Statement on Quest Church’s disaffiliation with the ECC

by Gail Song Bantum

This public statement was made prior to the Covenant Annual Meeting in June 2023, where the congregation’s involuntary dismissal would have been voted upon. The congregation decided instead to disaffiliate voluntarily. This statement is reprinted with permission as a resource for Pietisten’s readers.

The year 2023 marks twenty-one years of Quest Church being a member of the Evangelical Covenant Church. This year is also our last. A maturing church is a free church–free to embody a people who belong to God, to embrace the differences in one’s community, and to constantly reimagine what God’s presence looks like in the world. A free church is a mature church, able to hold differences and remain centered in who we are in Christ, even as we discern the new ways God is meeting us.

We have discerned that, to be the body of Christ, we must embrace the fullness of God’s life in all of our members, including our LGBTQIA+ siblings. This belief emerges from our identity and values as an ECC church, not despite this identity and these values. We leave the denomination grieved that the ECC refuses to recognize God’s work in our midst, and yet hopeful for the ways the Spirit is moving in our community.

Quest’s founders had a vision of belonging through the practical work of justice, compassion, spiritual renewal, and community. Quest had audacious dreams of being a presence in the community for local businesses, unhoused neighbors, emerging artists and musicians, and of being a place where holistic belonging was valued in word and deed.

Quest’s history is one of generosity and radical inclusion in response to the call of the Spirit. In 2007, Rev. Ray Bartel and the congregation of Interbay Covenant Church (where Quest held its weekly services) envisioned a radical multiplying legacy for its congregation. The vision ultimately led them to “die to itself,” giving everything the church owned and who they were over to Quest. Freedom wasn’t digging into what was or who they had been, but believing that radical transformation could open the possibility of an even more expansive move of the Spirit. It is a story of a secure and free people who leaned into a vision of a kin-dom not rooted in scarcity but abundance.

This continues to be our story. It means commitments to justice, racial and cultural diversity, practical care for the poor and marginalized, and, most recently, becoming fully affirming of our LGBTQIA+ siblings (in theology and practice) in 2021. Over time, Quest quickly found itself not only stating its commitment to Micah 6:8 (act justly, love mercy, walk humbly) but embodying what it means to actually value just systems and liberative theology more holistically. We have been and are fundamentally, an ECC Church.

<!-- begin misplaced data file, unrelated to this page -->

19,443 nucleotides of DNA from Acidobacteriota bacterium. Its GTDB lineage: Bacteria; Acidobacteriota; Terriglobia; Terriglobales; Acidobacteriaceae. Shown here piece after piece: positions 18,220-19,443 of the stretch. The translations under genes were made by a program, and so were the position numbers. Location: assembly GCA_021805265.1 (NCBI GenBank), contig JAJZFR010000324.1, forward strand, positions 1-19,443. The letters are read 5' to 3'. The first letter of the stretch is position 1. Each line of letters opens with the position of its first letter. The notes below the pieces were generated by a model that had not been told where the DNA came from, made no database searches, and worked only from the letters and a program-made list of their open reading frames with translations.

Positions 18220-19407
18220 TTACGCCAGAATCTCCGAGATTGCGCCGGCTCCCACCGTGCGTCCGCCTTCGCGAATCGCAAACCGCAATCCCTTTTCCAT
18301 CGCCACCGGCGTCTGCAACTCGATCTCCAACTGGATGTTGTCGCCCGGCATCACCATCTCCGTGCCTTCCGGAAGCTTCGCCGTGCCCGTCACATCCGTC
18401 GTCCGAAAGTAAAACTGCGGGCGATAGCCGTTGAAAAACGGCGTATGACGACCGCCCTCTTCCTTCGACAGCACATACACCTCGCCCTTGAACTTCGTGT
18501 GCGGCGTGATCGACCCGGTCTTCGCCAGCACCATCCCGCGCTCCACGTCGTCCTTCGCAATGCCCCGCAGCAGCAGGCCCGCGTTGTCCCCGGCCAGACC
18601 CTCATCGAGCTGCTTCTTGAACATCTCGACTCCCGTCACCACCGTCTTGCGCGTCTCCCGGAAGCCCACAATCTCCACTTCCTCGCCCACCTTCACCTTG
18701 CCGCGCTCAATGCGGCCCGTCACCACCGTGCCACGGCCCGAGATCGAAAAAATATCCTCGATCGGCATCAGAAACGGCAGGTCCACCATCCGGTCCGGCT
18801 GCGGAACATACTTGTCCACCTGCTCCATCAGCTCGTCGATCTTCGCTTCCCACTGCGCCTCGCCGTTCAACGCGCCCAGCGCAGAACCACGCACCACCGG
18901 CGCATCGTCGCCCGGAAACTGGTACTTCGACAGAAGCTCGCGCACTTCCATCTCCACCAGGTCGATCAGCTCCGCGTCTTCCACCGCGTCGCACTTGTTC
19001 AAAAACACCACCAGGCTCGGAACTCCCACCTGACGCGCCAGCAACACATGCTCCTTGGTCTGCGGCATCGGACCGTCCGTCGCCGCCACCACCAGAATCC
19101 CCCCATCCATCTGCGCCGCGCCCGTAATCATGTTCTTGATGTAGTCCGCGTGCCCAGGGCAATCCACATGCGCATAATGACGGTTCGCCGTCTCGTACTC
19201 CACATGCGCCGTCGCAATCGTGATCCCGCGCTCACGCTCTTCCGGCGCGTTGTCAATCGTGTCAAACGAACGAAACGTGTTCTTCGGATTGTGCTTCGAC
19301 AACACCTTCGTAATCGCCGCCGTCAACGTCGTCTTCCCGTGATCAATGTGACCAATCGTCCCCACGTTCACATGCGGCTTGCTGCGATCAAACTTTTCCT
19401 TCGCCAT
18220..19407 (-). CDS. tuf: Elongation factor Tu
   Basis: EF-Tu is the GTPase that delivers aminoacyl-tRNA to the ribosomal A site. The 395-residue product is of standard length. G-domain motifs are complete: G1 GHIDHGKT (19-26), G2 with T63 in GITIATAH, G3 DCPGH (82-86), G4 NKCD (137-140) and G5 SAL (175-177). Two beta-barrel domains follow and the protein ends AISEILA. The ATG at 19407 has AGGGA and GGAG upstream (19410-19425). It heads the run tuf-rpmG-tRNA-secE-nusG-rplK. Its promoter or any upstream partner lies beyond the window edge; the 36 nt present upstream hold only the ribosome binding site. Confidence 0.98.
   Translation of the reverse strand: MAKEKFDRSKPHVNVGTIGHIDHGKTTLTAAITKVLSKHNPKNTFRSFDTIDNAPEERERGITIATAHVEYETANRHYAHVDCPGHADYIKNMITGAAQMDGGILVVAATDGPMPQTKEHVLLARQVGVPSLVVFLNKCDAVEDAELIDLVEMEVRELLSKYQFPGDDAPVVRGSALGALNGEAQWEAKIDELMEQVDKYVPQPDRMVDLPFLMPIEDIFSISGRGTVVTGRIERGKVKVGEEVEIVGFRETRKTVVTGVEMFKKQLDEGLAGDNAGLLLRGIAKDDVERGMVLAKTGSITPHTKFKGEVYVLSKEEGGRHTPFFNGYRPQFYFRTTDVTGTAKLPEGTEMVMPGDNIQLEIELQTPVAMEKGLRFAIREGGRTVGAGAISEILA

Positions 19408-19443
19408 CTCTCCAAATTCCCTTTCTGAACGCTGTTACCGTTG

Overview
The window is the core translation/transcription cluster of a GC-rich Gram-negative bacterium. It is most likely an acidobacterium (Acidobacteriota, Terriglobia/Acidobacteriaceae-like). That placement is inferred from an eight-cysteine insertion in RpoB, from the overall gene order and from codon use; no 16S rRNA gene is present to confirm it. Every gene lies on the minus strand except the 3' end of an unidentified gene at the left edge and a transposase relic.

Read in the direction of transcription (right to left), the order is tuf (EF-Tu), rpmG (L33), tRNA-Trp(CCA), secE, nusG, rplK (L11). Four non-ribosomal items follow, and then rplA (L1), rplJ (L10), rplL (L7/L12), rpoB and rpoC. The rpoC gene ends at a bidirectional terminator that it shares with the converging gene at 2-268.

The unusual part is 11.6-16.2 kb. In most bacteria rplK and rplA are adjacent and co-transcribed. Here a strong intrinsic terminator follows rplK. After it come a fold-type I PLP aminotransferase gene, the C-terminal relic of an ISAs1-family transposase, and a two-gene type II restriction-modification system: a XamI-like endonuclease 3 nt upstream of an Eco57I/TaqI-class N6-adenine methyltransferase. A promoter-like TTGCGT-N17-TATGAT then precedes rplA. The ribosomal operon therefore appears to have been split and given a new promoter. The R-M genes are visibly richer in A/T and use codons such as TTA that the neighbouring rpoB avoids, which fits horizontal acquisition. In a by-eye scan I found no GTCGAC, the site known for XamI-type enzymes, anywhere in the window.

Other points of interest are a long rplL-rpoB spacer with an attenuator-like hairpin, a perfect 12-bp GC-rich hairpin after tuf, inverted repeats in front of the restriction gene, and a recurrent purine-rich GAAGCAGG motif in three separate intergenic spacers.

Quest embodies the ECC’s vision and values, participating in its commitments to the non-essentials of faith: infant and believer baptisms, racial justice, women in all positions of leadership, local presence, a commitment to discipling the next generation, a deep love of Scripture, and being a diverse and reconciling community. We have stayed in the disciplinary process for nearly two years because we believe we are ECC.

We had hoped that the ECC would consider the impact of cutting off one of its limbs in the name of holding fast to a position on same-sex marriage (a non-essential of faith), a resolution paper that was voted on nearly three decades ago. Surely, history could reveal similar patterns and possibilities of cultural transformation and re-readings of Scripture, e.g. ordaining women in the late 1970s, movement toward racial righteousness, and the intentional multicultural expressions in the life of the ECC in more recent years. We know we have the capacity and the receipts that demonstrate how cultural change and theological shifts are possible—that our identities are not static. We believe this moment is no different.

However, as with most civil rights movements and liberative theological shifts, it requires the voices and bodies of the ones being advocated for to be centered and heard every step of the way. Over the past year, we have taken the time to listen to our LGBTQIA+ siblings at Quest, who are also members of our core leadership, and see no other option but to leave and do so voluntarily.

As a multiracial and multicultural church, and as an Asian American woman who has personally faced anti-women-in-leadership decisions within the denomination, it is a wonder that churches are now being removed or strong-armed to “voluntarily” leave over convictions on human sexuality. It speaks volumes to where the ECC’s sense of urgency and values lie—clearly not around upholding convictions of anti-racism or gender equity. Somehow, the ECC has become a space that prioritizes doctrinal uniformity on a singular issue over relational unity in areas that are non-essentials of faith.

Quest remains hopeful as we disaffiliate from the ECC. While the ECC will always be a part of our story, we are in a new season of eagerly making room to participate in what we believe is an expansive kin-dom where everyone belongs.

We acknowledge that dismantling systems of oppression must be engaged both within and outside of institutional walls. While Quest chooses to seek life and liberation outside the ECC denominational walls, we are rooting for leaders and churches who remain within. We pray you’ll move with conviction, courage, and generosity, reminded again that the institution is capable of change. We hope for Awaken Church, who is on the ballot for removal this month. We also hope for the many churches and clergy we know who are barely hanging on. Your vote holds a legacy. What story will it tell?

I truly hope our individual and collective legacies will rehearse the story of God’s love, abundance, and radical inclusion at every turn. May it be so.